Another key step to efficient online learning is knowing how to manage your messaging devises.
When you’re studying online, close any email readers so you are not tempted to check for new messages when you’re supposed to be studying. This includes exiting any websites like Gmail or similar sites that can access your email. You should also turn off any panels or pop-ups that allow for instance messages and you should turn off any RSS readers. If you have a smartphone or i-phone, turn that off too, or move it to another room of the house away from where you are studying.
This advice may sound unnecessary, but once again it is rooted in research on how the human brain works.
Cognitive processing skills—including the part of the brain that remembers information—are impaired when the brain’s working memory is flooded with too much stimuli. Just as a computer will work slower if too many programs are running in the background, so the human brain will slow down and become less efficient if too many things are competing for its attention.
The problem isn’t so much that checking your email, or even reading email, consumes time that might otherwise have been spent studying. That is not the issue, since checking and reading emails or text messages can sometimes be a very quick process.
Rather, the problem is the redeployment of cognitive resources. Shifting attention from one thing to another—even very briefly—requires a temporary orientation of the brain around the new activity. When we then return to the original activity, there are other things buzzing in the background of our mind, depleting the amount of working memory available to us. As Maggie Jackson explained in her book on multitasking, “the brain takes time to change goals, remember the rules needed for the new task, and block out cognitive interference from the previous, still-vivid activity.”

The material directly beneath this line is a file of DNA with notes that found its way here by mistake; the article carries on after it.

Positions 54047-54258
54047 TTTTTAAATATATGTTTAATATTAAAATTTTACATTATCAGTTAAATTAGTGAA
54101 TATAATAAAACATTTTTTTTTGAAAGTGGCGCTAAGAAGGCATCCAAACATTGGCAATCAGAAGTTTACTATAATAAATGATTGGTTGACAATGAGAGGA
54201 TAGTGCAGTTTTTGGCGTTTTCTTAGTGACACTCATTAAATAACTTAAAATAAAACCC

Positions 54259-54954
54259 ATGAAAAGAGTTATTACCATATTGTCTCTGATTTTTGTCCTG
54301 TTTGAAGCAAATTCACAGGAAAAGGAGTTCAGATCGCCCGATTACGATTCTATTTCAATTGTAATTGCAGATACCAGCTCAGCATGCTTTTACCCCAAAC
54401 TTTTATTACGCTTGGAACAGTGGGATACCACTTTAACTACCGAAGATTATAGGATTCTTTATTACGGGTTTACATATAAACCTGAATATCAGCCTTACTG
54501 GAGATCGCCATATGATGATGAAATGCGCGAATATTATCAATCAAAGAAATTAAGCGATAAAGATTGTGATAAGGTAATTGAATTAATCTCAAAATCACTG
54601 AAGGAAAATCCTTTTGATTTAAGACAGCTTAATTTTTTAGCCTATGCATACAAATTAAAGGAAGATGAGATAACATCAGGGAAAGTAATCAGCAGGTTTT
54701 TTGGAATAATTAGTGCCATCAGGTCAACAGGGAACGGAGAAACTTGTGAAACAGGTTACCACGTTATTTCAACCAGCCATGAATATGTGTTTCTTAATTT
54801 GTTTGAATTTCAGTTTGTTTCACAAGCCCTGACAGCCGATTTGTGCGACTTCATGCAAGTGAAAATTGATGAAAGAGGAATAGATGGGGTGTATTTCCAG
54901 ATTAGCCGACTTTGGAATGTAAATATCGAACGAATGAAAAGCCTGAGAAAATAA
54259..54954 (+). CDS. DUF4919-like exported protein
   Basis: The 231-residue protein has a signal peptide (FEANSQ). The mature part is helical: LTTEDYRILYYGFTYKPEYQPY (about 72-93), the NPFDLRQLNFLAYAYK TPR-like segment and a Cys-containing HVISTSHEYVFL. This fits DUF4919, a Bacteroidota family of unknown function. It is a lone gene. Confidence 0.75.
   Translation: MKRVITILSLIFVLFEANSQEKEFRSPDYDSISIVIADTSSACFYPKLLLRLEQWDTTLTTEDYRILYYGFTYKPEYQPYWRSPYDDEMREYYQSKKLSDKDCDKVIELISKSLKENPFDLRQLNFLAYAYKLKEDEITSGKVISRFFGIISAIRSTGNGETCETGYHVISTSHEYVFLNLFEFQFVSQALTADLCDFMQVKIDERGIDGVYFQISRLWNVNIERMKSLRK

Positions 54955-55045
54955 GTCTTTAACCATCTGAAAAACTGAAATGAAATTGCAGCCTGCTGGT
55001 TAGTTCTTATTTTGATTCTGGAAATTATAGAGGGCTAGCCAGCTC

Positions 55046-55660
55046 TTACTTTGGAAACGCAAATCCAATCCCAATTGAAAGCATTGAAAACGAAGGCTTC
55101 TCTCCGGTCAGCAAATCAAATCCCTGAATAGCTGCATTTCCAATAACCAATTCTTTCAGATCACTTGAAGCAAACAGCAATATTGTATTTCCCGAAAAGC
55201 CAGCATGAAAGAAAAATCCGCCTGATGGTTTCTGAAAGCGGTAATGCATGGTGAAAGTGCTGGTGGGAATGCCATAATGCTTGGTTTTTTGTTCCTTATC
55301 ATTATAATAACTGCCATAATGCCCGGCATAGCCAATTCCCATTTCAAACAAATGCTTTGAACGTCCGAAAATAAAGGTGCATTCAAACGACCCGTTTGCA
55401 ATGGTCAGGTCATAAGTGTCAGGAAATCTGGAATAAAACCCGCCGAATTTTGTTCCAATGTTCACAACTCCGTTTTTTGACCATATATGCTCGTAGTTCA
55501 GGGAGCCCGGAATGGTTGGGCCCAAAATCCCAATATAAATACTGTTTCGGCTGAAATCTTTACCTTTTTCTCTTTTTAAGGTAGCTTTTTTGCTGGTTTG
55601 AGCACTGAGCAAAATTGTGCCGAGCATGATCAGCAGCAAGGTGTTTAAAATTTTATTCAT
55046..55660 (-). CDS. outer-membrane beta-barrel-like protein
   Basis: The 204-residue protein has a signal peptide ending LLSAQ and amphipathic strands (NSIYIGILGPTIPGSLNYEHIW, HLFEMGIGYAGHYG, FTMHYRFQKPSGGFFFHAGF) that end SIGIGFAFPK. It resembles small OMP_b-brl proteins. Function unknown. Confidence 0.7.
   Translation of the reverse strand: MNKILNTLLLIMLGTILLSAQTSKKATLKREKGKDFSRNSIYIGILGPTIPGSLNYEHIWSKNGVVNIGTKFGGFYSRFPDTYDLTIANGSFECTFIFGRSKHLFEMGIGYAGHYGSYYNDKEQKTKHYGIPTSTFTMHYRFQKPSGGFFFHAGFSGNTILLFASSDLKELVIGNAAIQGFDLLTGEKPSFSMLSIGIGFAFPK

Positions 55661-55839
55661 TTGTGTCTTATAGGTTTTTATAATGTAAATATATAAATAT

Developmental molecular biologist and research consultant Dr. John Medina has made similar observations on his website. He points out that
“The brain is not capable of multi-tasking….The brain is a sequential processor and large fractions of a second are consumed every time the brain switches tasks…. Workplaces and schools actually encourage this type of multi-tasking. Walk into any office and you’ll see people sending e-mail, answering their phones, Instant Messaging, and on MySpace—all at the same time. Research shows your error rate goes up 50% and it takes you twice as long to do things. When you’re always online you’re always distracted. So the always online organization is the always unproductive organization.”